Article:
Post-modern Narratives: A Definition for My Use

In general, I find post-modernism to be psuedo-intellectual clap-trap, but it does have one very valuable concept, the narrative.

Post-modernism is a nebulous philosophy by its very nature, and getting a concrete definition even from the experts is very difficult, partially because most or all of them will deny the very possibility of a concrete definition at all. My understanding is that the core post-modern point is that we construct our view of the world in terms of narratives, which are basically stories we use to explain the world around us. We use a broad definition of the word "story" here, so not just "boy meets girl" or "fairy tales", but including explanations like "Gravity decreases in strength as the square of the distance, which is why orbits work" or "Those neo-con nutcases are conspiring to bring down society in devious ways, which is why I don't have a job".

Post-modernism goes off the rails with the following logic:

  • There is no (known) way to be completely certain about a given story's truth. (Proof by lack of evidence: No human philosophy has ever come up with a way to prove truth, despite hundreds of years of trying. Theoretically a logical fallacy, in practice proof by lack of evidence can be used as a kind of provisional evidence that becomes less provisional as time goes by.)
  • Therefore, all stories are equally valid.
The fallacy lies in the fact that certainty is not a binary quantity, it has a range, and we can indeed bootstrap our confidence levels with a reasonable probability of accuracy on at least the basics. I can't be 100% certain that if I drop an apple it will fall to the ground, but I can reasonably be very, very, very certain, and that just has to be good enough. Post-modernism comes from a lack of mathematical understanding of how confidence belief nets like this work.

(Other people may define post-modernism differently, or object to my simplification. To be blunt, I don't care; this isn't an essay on post-modernism per se, and I've read the "real" stuff and I still reject it. Besides, how you be so sure you understand what I just wrote correctly? Post-modernism advocates do tend to have one blind spot in their radical relativism: All narratives are equal, except ones that say they are wrong. There are hypocrites who subscribe to any philosophy you can name, but post-modernism as a philosophy to be promoted as truth is the only one I can think of where it is built right into the philosophy from day one!)

Nevertheless, while I reject postmodernism as a philosophy, like I said, the concept of narrative is a very useful one. I use a definition like the following:

Narrative: A narrative is a story that a person uses to make sense of the world, and all else being equal, a person presented with a new fact will find a way to work it into their story, unless it really doesn't fit... and even then, a person will often manage.

As is the case with many interesting ideas, the definition doesn't capture how powerful the concept is. So, some examples:

  • Religions are some of the largest narratives there are, explaining life and death, and in many cases, beyond. Everybody can see how people around them fit facts into the religious narrative, even when it's perfectly obvious to us that a new "narrative" is needed. Of course, each of us is no less guilty ourselves of the same thing... except whichever of us is actually right, if any, whoever that may be.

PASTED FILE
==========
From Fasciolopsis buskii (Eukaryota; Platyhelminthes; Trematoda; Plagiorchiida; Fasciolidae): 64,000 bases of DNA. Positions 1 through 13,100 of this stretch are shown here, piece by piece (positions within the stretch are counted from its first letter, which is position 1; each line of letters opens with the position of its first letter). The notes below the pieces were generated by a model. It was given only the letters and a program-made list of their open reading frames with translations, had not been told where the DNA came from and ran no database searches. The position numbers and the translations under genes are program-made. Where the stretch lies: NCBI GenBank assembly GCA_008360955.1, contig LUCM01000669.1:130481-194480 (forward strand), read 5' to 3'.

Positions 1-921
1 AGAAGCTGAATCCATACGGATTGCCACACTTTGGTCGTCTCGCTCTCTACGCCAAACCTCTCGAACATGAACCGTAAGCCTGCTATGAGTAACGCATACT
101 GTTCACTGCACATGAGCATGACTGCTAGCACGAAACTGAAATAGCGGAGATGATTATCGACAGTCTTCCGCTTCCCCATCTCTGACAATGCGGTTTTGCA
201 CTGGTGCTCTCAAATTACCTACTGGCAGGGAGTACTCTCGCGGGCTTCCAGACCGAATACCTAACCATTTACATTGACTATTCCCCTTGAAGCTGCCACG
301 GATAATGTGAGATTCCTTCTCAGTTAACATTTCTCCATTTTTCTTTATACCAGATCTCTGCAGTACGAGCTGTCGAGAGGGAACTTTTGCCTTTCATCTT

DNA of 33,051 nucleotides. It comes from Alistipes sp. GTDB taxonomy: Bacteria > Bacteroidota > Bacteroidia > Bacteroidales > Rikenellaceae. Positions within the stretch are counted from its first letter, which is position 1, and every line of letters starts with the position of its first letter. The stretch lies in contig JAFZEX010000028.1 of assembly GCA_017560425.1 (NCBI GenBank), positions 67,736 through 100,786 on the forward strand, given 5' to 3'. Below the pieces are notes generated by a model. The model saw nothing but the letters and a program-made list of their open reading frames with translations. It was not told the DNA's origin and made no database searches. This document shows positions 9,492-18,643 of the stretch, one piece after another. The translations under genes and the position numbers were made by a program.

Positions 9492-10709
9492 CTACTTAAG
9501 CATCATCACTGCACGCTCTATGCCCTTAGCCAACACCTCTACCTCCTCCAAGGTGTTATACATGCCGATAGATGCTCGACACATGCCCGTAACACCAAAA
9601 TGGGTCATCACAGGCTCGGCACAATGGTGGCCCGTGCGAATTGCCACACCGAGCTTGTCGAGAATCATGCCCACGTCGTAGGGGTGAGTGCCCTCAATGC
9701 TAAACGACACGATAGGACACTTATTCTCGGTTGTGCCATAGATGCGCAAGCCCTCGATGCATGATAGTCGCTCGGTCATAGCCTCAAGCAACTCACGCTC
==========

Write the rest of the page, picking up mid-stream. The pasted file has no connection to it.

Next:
• Narratives can extend beyond people. Right now, the sick media tends to get stuck in very simplistic narratives on complicated topics, and stories will tend to be fit into the narratives a given company may have, rather then constructing their opinions from the news. Again, I shouldn't need to show specific instances, just compare Iraq coverage from CNN, Fox, and your choice of European news sources. The same event can be cast as a disaster for the US, a disaster for Iraq, progress for the US, progress for Iraq, proof that the US is an evil ravening beast, proof that the US is a benevolent force for world peace and a hero, and in a number of other directions. What is telling is not that there are multiple viewpoints; what is telling is that you can accurately predict which spin will be added to a story, given the past history of the writing from that source. That's the narrative at work.
  • A narrative can seriously limit the thinking of a person or larger entity. What intially prompted this writing was a comment I wanted to make about lawmaker narratives, specifically about IP laws. Right now, the dominant narrative is that "Weak IP laws cause problems, stronger IP laws will solve them." Thus, from this I conclude that software patents won't go away until some strong impetus is given to law makers such that they can no longer hold onto that narrative.

The primary distinguishing characteristic of a narrative is the way a person will hold onto it. Indeed, we have no choice; you simply can't function with no explanation of the world, and an explanantion you change at the drop of a hat is no explanation either. It is not inherently bad to hold onto a narrative and it's beyond me to tell you what your threshold for letting go of a narrative should be. All I know is that it is better to be aware of the fact they do really exist, since more information generally allows you to make better decicions for yourself.

The power of narratives, both to explain the actions of others, and to predict them, is quite real. I find it a useful concept to have in my cognitive toolchest.